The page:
A study released by the Socioenvironmental Institute (ISA) on Monday, May 17, revealed that the irregular occupation of protected areas has grown by 56% after Bolsonaro’s election. Based on the Environmental Rural Register (Cadastro Rural Ambiental), the study also proved the direct relations between land-grabbing and the destruction of the Amazon.
“In the last two years, deforestation increased by 63% in areas that suffer from land-grabbing. Land-grabbers take control of the lands illegally, they clear enormous forest areas, increase carbon emissions… Logging makes places hotter and destroys biodiversity, which is included in many treaties we as a country have subscribed to. Marina [Silva] before me, me, Izabella [Teixeira] who succeeded me in the ministry, all of us signed international treaties to protect the forest, and this government is doing the opposite of the commitments that Brazil has made”, Minc affirmed.
Federal Supreme Court
For the former minister, who served during the administration of Luis Inácio Lula da Silva, the few recent successes of environmentalists in the country have had the participation of the Supreme Court. To exemplify, he mentions the attempt to lift the protection of sandbanks and mangroves, carried out by the National Environmental Council (CONAMA), and barred by the Supreme Court.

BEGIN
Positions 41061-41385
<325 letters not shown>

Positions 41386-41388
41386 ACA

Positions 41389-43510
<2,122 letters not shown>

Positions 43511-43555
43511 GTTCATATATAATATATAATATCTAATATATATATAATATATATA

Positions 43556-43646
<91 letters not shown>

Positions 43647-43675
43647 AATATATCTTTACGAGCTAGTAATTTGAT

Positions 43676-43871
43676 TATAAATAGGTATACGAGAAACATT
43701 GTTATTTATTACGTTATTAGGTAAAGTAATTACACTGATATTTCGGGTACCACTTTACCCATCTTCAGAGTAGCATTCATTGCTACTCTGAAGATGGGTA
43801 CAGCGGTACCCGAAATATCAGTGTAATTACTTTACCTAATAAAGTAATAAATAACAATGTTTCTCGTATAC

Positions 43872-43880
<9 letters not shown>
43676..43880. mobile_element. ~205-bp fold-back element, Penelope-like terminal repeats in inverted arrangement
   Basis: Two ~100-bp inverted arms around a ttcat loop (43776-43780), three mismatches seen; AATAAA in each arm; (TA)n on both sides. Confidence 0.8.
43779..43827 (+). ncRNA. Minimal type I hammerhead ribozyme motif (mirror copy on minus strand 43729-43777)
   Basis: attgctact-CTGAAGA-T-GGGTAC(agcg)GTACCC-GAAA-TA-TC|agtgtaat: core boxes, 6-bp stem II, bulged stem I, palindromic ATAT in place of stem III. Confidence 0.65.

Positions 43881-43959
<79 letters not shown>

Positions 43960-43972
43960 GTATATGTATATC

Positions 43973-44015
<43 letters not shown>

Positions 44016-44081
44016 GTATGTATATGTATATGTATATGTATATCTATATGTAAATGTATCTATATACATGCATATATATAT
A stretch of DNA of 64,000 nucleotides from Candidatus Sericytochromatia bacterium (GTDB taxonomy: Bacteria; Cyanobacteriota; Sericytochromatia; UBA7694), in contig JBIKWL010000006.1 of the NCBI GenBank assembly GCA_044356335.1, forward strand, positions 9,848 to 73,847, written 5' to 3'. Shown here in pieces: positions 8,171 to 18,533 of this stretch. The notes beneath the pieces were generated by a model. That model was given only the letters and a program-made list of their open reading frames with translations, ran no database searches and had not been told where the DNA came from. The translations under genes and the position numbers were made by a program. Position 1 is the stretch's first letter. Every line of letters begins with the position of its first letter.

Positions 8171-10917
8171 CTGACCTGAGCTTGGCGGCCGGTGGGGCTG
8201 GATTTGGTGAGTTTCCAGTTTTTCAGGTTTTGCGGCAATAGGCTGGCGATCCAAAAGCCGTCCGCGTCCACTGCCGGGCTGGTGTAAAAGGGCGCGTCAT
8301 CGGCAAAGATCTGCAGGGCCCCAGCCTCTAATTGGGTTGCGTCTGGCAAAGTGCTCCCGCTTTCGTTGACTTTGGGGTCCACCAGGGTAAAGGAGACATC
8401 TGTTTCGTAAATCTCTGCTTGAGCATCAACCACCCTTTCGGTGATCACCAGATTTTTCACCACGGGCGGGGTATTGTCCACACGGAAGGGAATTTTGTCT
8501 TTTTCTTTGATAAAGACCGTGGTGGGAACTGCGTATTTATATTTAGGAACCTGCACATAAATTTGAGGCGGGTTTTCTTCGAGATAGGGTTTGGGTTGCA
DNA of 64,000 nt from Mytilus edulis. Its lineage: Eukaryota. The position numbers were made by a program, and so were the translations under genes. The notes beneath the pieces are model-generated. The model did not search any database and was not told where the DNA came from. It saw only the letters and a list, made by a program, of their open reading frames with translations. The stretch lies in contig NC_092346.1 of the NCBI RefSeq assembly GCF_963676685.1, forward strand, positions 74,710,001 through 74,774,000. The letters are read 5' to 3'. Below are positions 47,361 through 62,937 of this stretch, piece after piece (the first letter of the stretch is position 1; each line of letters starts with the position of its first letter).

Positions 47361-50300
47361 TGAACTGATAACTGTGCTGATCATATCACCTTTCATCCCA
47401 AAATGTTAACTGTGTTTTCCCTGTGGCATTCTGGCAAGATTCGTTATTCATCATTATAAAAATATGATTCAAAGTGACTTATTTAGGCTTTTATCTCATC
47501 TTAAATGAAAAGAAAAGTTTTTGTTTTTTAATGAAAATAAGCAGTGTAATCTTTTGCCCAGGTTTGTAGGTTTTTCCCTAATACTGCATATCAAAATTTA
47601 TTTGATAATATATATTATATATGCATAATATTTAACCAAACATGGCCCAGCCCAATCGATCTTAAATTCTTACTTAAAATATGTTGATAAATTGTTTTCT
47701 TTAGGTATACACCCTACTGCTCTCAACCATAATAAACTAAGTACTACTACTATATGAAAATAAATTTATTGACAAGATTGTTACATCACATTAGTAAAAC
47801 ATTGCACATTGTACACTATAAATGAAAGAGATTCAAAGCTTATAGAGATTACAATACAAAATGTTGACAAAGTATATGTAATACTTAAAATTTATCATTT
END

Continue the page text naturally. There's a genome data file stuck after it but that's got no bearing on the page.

Operation Akuanduba started this week is another example. The operation was authorized by Supreme Court Minister Alexandre de Moraes, who also allowed a breach in Salles tax and bank secrecy and determined the removal of 10 public agents from trust functions in IBAMA and the Ministry of the Environment.
“Salles will pass. The Amazon, IBAMA, ICMBIO [The Chico Mendes Institute for Biodiversity Conservation], and the Amazon Fund will continue. This situation will not go on for much longer. We need to open our eyes and strengthen the ecological, cultural, and civilizational resistance”, Minc concludes.
The other side
Brasil de Fato has contacted the Ministry of the Environment and the press aides of senator Irajá Abreu but did not receive any response until the publication’s deadline.
Edited by: Isa Chedid